Monday, 25 May 2015

Au Hasard Balthazar review



All cinema isn’t drama. Sometime, someplace, some blessed moment it gives you something so close to reality you feel like witnessing life itself on the screen in front of you. Au Hasard Balthazar is one such saintly film, a blessing in disguise.

On the surface, it is a fairly simple story. There is Marie (Anne Wiazemsky) whose family takes a donkey while Marie is a child and names it Balthazar. Years soon pass as we go through the twists and turns the respective fates of these two protagonists have taken over the years. We see how both of them live a life of humiliation, subjugation and abuse. We see how their lives cross paths each time the pain in their lives reaches its peak. There is a difference though. Balthazar is a victim of a fate that is natural to the beast he is. He is flogged, beaten yet keeps on doing his work. “He’s a saint”, says Marie’s mother. Marie on the other hand is not such a sympathetic figure. She has chosen nearly all the abuse that she is subjected to. She can easily choose an easy life at multiple points in the film but she doesn’t. She may not be the villain in the story but she is a sinner. The movie thus, is all about what becomes of the two and in the process, how they influence the lives of people around them.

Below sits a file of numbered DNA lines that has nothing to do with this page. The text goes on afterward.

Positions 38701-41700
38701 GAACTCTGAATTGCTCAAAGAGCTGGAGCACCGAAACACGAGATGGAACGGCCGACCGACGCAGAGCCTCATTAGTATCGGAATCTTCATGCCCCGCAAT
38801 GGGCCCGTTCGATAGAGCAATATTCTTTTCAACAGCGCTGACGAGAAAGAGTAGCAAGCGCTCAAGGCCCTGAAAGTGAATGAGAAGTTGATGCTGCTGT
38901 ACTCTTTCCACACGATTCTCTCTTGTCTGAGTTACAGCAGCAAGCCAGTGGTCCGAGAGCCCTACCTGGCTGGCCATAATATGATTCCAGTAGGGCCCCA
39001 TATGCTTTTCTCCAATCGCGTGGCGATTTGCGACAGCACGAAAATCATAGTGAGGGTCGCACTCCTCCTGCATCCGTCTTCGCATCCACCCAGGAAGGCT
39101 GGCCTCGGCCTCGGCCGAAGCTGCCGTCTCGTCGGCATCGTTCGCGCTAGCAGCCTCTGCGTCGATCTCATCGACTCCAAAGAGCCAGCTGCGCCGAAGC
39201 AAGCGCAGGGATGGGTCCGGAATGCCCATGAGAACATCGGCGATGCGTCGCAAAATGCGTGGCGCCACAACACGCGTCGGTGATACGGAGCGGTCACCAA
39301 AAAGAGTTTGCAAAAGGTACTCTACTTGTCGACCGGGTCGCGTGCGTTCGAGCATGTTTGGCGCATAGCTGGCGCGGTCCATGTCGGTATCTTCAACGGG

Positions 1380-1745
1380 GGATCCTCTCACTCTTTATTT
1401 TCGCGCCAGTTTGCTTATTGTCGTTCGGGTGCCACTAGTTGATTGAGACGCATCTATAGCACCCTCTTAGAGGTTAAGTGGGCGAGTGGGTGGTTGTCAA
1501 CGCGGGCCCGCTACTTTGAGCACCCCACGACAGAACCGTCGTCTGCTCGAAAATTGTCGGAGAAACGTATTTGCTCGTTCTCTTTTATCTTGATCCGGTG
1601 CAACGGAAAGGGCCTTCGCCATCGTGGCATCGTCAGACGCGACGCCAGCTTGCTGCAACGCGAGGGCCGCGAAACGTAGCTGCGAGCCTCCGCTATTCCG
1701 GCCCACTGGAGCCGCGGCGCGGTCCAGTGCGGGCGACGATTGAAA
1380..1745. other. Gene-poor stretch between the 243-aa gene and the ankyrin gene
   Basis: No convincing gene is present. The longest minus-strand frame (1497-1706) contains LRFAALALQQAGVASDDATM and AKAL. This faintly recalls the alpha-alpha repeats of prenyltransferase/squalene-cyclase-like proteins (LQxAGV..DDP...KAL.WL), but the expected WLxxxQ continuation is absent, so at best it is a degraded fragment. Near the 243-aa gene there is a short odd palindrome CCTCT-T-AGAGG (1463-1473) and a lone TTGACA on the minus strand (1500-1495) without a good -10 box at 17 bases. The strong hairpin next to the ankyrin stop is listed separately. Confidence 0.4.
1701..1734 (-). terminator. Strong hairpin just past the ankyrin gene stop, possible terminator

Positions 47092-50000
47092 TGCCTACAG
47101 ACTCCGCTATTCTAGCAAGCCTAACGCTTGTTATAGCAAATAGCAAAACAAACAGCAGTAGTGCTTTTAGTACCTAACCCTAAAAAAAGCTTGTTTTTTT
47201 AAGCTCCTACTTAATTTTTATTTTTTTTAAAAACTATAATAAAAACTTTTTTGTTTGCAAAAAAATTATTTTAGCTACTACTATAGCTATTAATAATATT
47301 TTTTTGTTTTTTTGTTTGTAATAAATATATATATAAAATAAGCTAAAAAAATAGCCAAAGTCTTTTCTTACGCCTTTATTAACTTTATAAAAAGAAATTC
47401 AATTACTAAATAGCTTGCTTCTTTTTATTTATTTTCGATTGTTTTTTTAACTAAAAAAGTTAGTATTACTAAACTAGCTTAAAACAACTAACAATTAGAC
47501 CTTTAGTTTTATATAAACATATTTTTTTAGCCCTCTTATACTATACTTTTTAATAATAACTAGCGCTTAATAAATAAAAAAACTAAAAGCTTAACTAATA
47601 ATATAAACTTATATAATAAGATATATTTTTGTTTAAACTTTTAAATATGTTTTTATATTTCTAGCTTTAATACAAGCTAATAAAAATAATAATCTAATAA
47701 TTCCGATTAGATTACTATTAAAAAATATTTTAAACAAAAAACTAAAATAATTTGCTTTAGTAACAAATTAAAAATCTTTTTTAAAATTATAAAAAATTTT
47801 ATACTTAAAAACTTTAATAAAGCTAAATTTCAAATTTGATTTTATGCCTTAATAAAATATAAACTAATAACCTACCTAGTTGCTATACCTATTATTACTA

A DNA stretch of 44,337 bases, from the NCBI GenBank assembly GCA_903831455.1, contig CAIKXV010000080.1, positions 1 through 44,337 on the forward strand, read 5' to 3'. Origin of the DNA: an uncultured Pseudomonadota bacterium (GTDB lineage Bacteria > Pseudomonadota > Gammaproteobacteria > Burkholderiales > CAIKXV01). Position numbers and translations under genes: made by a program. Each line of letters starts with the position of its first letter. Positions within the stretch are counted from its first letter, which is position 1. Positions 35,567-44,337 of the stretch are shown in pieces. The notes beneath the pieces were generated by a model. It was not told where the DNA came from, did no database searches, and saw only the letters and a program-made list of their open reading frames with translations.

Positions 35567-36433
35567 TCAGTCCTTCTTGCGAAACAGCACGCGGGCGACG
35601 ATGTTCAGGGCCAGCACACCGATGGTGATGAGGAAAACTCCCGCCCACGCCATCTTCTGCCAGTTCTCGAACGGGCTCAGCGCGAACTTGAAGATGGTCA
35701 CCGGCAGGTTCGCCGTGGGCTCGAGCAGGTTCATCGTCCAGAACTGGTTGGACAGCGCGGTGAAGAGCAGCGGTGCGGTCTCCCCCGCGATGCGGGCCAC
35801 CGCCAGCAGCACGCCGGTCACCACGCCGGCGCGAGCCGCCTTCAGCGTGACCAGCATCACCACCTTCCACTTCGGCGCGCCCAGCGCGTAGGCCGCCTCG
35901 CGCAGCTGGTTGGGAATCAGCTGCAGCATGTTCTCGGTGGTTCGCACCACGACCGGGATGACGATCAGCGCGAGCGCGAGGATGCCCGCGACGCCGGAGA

Robert Bresson has filmed it in a style so close and yet so different from his usual theory of ‘pure cinematography’. At times, it looks like the events are taking place in a milieu that every viewer experiences in his day to day life. At other times, it appears they are so over the top dramatic that they belong to a college fest stage. Bresson achieves this by choosing a cast that is as blunt as a stone. They speak their lines without any regard to their meaning. This brings about the symbolism that he tries to achieve through his film, the seven deadly sins, ‘Balthazar’ as the archetype of Christian faith and the destruction of a life that isn’t based on principles.  It takes patience. It gets outrageous, sinister, evil, sad and yet you sit through it because as humans, we expect a catharsis to life’s problems and as humans we believe in forgiveness. We never really blame Marie. Our sympathies lie with Balthazar even when he does not ask for them. Bresson teaches us a lesson here- a lesson in humanity through the life of a beast. That our forbearance is as helpful in changing lives as our willingness to yield to it and that cruelty and sadism are but a matter of perspective.




Bandwidth verdict- The blog isn’t worthy of passing a verdict on the film or to rate it. Having said that, you should get the idea.

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